Today, the hardest thing is that I forget. Something amazing will happen or something just silly, and I’ll think, I need to call my sister. I then have to remember: my sister is dead. The process starts over. It’s gotten easier, but will never go away. It’s not always on my mind anymore, and for that I feel guilty.
My older sister Katie died Labor Day Weekend 1996, she was 33. I will always remember that age because the Priest at the funeral kept saying it was the same age that Jesus Christ died and that God must have needed another angel. I realized at that moment, the Catholic Church wasn’t going to be of any help. He’s God, he could have created an Angel, and he didn’t need to take my sister.
Growing up in San Diego California, it was a common thing to venture South of the border, for fun, beaches, underage drinking, fish tacos, or sometimes-just prescriptions. My sister Katie and our stepmother had decided to have a girl’s day out and go wine tasting all through Baja California. Going down to Baja was something my family did frequently, its like New Yorkers going to Connecticut for the day. The big difference is Corona and Tequila is usually involved at every stop. The two of them were planning on driving back across the border, but wisely decided to stay in a hotel and continue to enjoy the rest of the night and liquid refreshments. On the drive down the coast to the Rosorito Hotel, my sister asked to pull over and watch the sunset from the cliffs. My sister Katie had a thing about wanting to see the “Green Flash”. While listening to Jimmy Buffet, my sister and our stepmother watched the beautiful Sunset over the Pacific Ocean just north of Rosorito Mexico. It was a night where the moon was all ready out. My sister turned to look at the moon, lost her footing, and fell off the cliff to her death. Her last image was of a sunset, what she referred to as a stairway to Heaven. Whether it was fate, God wanting an angel, or a drunken accident is irrelevant to me. My big sister was gone, and I would never be the same.
There was so much mythology about my sisters death: She was taking a photograph at the time and didn’t see the edge through the lens, the cliff just gave way, there was a priest on the shore near the rocks where she landed and he gave her last rights, she jumped, she was pushed, there was an autopsy and there was no alcohol in her system, and the Mexican police robbed all her jewelry off her body in the morgue. The uncertainty was driving me crazy. I finally found the right opportunity to ask my stepmother about the last day of my sister’s life because I needed closure and wanted to know. It was now 10 years later and I had to dispel the rumors. I was relieved to know she had an amazing day, was a little tipsy, and that it was just a freak accident. Unfortunately, the part about the body being robbed of all valuables was true. They did at least return her wedding ring when my mom showed up to identify her daughter’s body.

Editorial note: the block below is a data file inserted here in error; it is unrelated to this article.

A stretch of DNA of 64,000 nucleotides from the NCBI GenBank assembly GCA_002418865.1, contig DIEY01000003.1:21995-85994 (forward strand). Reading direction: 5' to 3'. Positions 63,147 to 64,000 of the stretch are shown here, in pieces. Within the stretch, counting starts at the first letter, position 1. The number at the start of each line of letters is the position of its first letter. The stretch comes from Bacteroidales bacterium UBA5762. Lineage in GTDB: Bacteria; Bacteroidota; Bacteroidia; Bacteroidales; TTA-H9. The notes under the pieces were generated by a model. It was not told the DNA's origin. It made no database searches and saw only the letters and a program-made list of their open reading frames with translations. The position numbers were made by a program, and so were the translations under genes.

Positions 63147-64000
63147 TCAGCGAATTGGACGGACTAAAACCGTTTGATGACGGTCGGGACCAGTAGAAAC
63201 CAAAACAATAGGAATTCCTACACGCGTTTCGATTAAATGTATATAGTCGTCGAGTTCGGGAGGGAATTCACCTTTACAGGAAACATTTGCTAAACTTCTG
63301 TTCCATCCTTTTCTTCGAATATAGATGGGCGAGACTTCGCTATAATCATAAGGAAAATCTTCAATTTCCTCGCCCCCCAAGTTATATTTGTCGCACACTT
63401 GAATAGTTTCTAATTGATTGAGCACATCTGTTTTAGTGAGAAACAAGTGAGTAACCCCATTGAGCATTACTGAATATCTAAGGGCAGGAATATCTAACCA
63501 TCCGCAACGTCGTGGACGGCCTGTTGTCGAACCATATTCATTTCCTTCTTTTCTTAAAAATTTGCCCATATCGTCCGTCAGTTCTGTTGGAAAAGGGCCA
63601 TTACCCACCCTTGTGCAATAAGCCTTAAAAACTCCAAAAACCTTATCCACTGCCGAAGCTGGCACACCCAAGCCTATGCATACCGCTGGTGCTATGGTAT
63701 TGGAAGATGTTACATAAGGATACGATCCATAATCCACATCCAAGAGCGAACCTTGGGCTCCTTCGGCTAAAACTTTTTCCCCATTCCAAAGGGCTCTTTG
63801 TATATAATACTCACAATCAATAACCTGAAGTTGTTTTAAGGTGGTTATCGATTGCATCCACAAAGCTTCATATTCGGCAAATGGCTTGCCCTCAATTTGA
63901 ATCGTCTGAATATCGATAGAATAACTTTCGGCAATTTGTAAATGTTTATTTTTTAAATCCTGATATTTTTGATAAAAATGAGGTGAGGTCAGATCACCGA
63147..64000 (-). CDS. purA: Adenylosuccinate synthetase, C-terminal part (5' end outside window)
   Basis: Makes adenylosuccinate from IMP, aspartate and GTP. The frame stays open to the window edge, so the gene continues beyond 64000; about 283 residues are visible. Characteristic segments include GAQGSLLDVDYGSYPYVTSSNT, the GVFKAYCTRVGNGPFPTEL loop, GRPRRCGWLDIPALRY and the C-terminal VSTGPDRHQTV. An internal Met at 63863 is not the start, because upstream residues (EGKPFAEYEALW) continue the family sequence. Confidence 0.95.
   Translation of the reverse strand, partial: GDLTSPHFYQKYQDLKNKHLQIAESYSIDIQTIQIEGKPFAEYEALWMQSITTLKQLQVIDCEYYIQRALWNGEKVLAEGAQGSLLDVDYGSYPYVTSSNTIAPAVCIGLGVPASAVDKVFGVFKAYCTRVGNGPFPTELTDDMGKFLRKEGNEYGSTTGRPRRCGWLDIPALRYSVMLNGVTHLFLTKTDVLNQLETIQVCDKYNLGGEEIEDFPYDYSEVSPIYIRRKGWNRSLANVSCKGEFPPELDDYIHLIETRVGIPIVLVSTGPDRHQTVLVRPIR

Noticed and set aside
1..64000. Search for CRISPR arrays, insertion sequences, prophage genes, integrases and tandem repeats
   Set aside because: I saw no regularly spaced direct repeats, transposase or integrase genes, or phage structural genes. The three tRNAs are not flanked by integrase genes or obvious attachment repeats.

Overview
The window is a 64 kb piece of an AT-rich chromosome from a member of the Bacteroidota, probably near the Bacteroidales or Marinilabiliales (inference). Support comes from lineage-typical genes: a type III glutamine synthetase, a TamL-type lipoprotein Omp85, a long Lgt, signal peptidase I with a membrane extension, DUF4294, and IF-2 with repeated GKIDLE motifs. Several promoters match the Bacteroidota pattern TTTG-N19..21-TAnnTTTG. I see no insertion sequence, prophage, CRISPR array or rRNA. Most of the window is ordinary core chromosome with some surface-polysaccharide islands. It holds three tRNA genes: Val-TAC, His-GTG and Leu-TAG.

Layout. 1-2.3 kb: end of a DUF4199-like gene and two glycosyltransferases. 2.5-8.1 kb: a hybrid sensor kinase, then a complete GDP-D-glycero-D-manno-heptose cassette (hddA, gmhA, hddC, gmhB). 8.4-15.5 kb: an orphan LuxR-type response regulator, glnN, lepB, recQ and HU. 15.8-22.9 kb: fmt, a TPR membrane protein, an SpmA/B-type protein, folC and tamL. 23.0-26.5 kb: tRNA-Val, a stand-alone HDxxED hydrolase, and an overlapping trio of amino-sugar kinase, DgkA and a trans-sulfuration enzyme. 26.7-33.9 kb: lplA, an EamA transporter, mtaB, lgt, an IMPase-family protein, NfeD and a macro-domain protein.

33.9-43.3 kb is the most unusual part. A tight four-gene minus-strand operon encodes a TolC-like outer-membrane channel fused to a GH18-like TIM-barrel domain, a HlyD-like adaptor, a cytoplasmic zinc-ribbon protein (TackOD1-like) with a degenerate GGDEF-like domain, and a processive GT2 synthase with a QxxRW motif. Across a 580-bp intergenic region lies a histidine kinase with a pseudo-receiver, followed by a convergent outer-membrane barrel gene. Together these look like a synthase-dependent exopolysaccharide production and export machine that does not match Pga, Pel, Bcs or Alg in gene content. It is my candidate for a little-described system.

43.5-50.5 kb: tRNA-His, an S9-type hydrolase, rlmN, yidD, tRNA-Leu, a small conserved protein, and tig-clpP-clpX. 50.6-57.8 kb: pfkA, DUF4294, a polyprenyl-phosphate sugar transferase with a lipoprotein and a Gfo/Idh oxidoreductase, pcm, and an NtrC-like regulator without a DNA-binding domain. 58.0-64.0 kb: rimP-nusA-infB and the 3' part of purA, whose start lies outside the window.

I was fortunate in the sense that I was on very good terms with my sister when she died. My mother and others siblings have different scenarios. Weeks before, Katie had a miscarriage and was obviously devastated. We talked about it and I sent her a card that said something about wishing I was there to give her a hug. Days before she died I received a card from her, with a collie on the front, that said how much she loved me, appreciated my card, and thanked me for the support. It was on my fridge when I received the news. I walked into my tiny studio apartment in Queens NY, and found my partner Jeff sitting solemnly on the couch. He told me he had received a call from my mother that there was an accident and my older sister was in critical condition. I cannot fathom how hard it must have been for him to tell me. I later found out she was dead shortly after impact, and telling Jeff she may have a chance was just an easier way to break the news. I couldn’t fathom how the woman that sent me this card, that was still on my fridge, could be Dead. Nothing made sense. I was in shock. I went down to the local diner at 6am and ordered a Bloody Mary. They had paper placemats with the names of different types of umbrella drinks on it. I learned that morning from reading that paper placement that the word cocktail comes from when they used to put a rooster feather as a garnish in an alcoholic beverage. That is one of the only things I remember from that first 48 hrs.
Katie was the oldest of 5 children in my Irish Catholic family. I was second, so we were the closest in age. She was 9 when I was born, and I loved having a big sister. She was always my solace. I remember when kids in school would say they had an older brother who could beat me up, I would respond that I had an older sister who could drive and she would run them over. We had this amazing communication. We would talk on the phone for hours. When I moved to NY, we would schedule a time; both grab a 6pack, and talk and drink together. My mom used to say that it sounded like we had our own language; we just talked so fast no one else could understand us.